Last Wednesday a group of South Florida labor unions held a press conference announcing a campaign to urge their brethren to cancel their Miami Herald subscriptions in a show of solidarity with striking newspaper employees at the Detroit Free Press and the Detroit News. The next day, a story on the front page of the Herald's business section noted that the boycott had been called because Knight-Ridder, which publishes the Herald, also publishes the Free Press. The article also quoted Knight-Ridder chairman Tony Ridder, who criticized the campaign on the grounds that the Detroit strike has nothing to do with Miami.
Herald publisher Dave Lawrence, who was publisher of the Free Press before being transferred seven years ago to Miami, apparently felt the news story was inadequate. In a companion piece published alongside the article, under the heading "A Note from the Publisher," Lawrence offered a few choice words of his own -- "the real story behind the announced boycott," as he put it.
"Angry that threats and violence haven't given them control in Detroit, they have descended on us. They will do almost anything to get their way," Lawrence wrote, portraying the strikers as greedy and suggesting that the boycott effort was un-American. "Don't tell me you believe in a free press and in the same breath try to strangle a newspaper," he concluded.
Union organizer Ed Feigen, who is coordinating the AFL-CIO's efforts here, is incensed by Lawrence's gall. "To run an editorial on the front page of the business section is an abuse of his power," Feigen fumes. "It is outrageous. He doesn't even give us an opportunity to give our side of the story. It seems like Dave Lawrence is the one who will do anything to get his way, including violating the tenets of good journalism."
As Feigen sees it, South Florida is a logical target for a boycott. "Miami is Knight-Ridder's corporate headquarters, and the Miami Herald is their flagship newspaper. If Knight-Ridder won't listen to us 1000 miles away in Detroit, we think we have a better chance of getting them to listen to us here," he reasons. Lawrence's claim that the strike "has nothing to do with the Herald," too, seems disingenuous: Knight-Ridder recruited Herald employees to go to Detroit soon after the strike began this past July to cross picket lines and fill vacated slots at the Free Press.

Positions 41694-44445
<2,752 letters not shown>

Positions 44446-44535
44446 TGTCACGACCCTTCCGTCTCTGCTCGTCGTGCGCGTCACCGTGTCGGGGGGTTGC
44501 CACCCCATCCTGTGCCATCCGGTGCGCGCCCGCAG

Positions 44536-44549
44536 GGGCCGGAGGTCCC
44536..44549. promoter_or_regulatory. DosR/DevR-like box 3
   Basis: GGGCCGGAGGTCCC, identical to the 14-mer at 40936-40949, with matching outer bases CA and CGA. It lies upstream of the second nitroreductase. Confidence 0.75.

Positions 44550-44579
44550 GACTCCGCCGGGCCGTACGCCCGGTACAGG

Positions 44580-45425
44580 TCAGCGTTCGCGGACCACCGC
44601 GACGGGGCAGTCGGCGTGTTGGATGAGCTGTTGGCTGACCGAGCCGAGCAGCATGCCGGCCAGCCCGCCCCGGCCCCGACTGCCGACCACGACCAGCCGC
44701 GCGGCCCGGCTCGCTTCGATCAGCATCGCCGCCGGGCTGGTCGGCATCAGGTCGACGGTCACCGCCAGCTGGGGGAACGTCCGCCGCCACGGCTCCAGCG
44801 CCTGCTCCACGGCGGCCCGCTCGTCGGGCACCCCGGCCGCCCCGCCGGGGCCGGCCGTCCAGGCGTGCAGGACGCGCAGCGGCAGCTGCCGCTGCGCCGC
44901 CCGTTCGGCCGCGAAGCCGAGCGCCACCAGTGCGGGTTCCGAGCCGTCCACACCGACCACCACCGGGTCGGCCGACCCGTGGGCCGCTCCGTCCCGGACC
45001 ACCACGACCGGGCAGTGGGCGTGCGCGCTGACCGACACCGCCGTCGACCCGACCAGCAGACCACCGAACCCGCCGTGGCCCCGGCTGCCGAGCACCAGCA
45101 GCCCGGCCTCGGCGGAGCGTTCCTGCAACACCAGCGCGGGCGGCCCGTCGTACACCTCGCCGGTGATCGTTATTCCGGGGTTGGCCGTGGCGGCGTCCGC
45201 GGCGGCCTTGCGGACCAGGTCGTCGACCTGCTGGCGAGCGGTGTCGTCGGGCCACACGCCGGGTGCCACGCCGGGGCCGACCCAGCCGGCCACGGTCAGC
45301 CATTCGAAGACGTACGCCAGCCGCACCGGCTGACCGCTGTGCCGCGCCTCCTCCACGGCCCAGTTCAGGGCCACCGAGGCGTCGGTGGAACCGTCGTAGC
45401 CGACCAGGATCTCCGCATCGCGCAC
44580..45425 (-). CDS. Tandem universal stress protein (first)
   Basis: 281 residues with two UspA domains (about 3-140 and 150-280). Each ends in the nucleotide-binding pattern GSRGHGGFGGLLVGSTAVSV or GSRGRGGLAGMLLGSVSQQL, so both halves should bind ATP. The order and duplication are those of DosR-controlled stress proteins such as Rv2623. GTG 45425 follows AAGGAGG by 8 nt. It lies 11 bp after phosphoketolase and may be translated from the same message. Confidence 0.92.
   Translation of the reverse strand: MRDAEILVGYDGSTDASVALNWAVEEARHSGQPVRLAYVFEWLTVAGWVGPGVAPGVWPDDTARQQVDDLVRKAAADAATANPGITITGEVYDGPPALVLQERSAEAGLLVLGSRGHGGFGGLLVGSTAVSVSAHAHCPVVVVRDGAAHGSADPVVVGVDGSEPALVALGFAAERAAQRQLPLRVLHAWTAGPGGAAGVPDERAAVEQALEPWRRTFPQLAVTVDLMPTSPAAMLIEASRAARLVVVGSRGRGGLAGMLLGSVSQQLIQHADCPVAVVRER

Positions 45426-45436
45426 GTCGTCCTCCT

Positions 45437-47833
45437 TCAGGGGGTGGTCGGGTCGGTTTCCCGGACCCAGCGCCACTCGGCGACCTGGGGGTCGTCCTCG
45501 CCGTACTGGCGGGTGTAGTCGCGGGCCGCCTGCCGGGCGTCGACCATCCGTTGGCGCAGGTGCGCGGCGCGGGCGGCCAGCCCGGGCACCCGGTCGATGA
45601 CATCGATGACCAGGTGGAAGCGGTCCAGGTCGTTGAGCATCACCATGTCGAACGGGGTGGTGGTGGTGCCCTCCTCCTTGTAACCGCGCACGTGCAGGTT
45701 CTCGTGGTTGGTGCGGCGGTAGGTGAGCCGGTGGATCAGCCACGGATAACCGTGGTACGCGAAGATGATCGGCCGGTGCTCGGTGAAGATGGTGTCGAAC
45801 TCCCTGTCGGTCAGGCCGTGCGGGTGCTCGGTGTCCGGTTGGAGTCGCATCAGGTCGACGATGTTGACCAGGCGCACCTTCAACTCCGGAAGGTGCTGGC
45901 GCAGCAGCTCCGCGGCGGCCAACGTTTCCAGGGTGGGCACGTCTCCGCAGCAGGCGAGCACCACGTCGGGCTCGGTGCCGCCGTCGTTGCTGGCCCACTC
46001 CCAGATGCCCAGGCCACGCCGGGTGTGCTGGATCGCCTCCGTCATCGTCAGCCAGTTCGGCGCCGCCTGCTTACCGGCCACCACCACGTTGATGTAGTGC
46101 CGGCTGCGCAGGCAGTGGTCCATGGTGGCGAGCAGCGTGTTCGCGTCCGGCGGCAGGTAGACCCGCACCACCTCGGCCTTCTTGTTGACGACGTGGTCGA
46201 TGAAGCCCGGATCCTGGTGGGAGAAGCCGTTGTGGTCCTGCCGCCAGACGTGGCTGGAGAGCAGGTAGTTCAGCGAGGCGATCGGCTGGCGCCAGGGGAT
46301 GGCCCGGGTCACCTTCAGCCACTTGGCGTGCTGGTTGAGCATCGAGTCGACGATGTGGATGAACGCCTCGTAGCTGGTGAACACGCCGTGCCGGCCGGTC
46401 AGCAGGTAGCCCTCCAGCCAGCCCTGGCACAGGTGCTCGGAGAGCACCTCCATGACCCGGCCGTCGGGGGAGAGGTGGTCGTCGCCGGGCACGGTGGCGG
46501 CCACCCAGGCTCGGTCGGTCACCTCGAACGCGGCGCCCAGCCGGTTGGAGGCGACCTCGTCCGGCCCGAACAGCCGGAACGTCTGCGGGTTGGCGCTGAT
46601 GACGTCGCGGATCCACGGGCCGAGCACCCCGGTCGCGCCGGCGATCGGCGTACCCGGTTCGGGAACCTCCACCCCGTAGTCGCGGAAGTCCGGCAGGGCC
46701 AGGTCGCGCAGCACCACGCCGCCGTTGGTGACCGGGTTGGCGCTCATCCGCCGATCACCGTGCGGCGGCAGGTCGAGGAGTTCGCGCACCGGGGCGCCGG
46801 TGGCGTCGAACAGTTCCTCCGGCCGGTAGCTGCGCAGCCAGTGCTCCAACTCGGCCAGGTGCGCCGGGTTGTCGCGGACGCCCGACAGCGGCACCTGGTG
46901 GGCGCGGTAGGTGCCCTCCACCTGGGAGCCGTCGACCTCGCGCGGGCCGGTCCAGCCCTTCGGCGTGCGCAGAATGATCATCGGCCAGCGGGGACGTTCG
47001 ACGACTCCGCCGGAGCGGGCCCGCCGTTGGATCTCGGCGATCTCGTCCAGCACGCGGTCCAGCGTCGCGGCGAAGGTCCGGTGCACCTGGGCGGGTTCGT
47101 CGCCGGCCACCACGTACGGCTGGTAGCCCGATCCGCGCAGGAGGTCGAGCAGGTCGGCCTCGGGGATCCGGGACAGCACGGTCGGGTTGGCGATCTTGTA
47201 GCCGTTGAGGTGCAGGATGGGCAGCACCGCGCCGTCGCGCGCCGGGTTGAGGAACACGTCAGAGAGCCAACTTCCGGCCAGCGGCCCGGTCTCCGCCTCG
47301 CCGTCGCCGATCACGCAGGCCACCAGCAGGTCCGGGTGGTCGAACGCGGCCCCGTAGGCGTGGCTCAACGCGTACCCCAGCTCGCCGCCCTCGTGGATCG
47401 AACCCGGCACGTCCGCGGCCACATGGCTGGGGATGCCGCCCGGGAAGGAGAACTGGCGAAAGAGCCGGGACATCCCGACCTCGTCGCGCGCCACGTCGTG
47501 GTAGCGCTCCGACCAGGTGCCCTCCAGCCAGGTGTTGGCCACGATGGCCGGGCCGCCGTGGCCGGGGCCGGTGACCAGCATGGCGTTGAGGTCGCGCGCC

Until the strike, 44-year-old Tom Chase had spent 26 years working the printing presses in Detroit. For the past week, he and a half-dozen of his colleagues have been holed up just north of the airport, in the union hall of the International Association of Machinists and Aerospace Workers on NW 36th Street, dialing their way through phone lists of local union members and asking for support. (A similar campaign is being waged nationally against USA Today, which is owned by Gannett, which also owns the Detroit News. Gannett and Knight-Ridder operate the two Detroit papers under a joint operating agreement.)
"I love my job," Chase says. "And I was good at it. I don't like being on strike -- you feel helpless." He's able to make ends meet, says Chase, because his wife works as a secretary at a church. "I've given my heart and soul for the company," Chase says. "In the past when they wanted concessions, we've given them concessions. We haven't had a pay raise in six years. We've done everything they asked of us to make these newspapers profitable, and now they've forced us out onto the street. I was naive. I thought this company would show its workers some loyalty, but I was wrong and I feel betrayed."
Mel Townsend worked as a truck driver. "I've worked there for 35 years," Townsend says. "I'm 53 years old. I don't want to be on strike: If I lose my job, who's going to hire me? But we were pushed against the wall and we had no choice." As for Lawrence's statement that the strikers are trying to strangle a free press in Miami, Townsend says the publisher is being hypocritical. "Knight-Ridder is the company that worked with Cox Newspapers to fold the Miami News, giving the Herald a virtual monopoly in this town," he says.
Townsend's wife leaps up from her seat with a smile and a thumbs-up sign. "He's cancelling!" she announces, covering the mouthpiece of her phone. She quickly places a conference call to the Herald's circulation office and listens in while the subscriber drops his subscription.
"All of a sudden I've become an activist," Charlotte Townsend laughs later. "I was never like this before, but this is our livelihood." She once worked for the Detroit News, she explains, but her involvement now is strictly in support of her husband. They have lost their health insurance and in order to keep up the house payments and cover other expenses they're having to spend the money they'd set aside for their fifteen-year-old son's college education. Like many of the 2000 other families on strike, they've also had to turn to the union's food bank for groceries.
"We're not greedy and we're not violent," she says in response to Lawrence's invective. "We are just trying to stand up for ourselves. There are principles involved here. When somebody treats you badly, you have to fight back."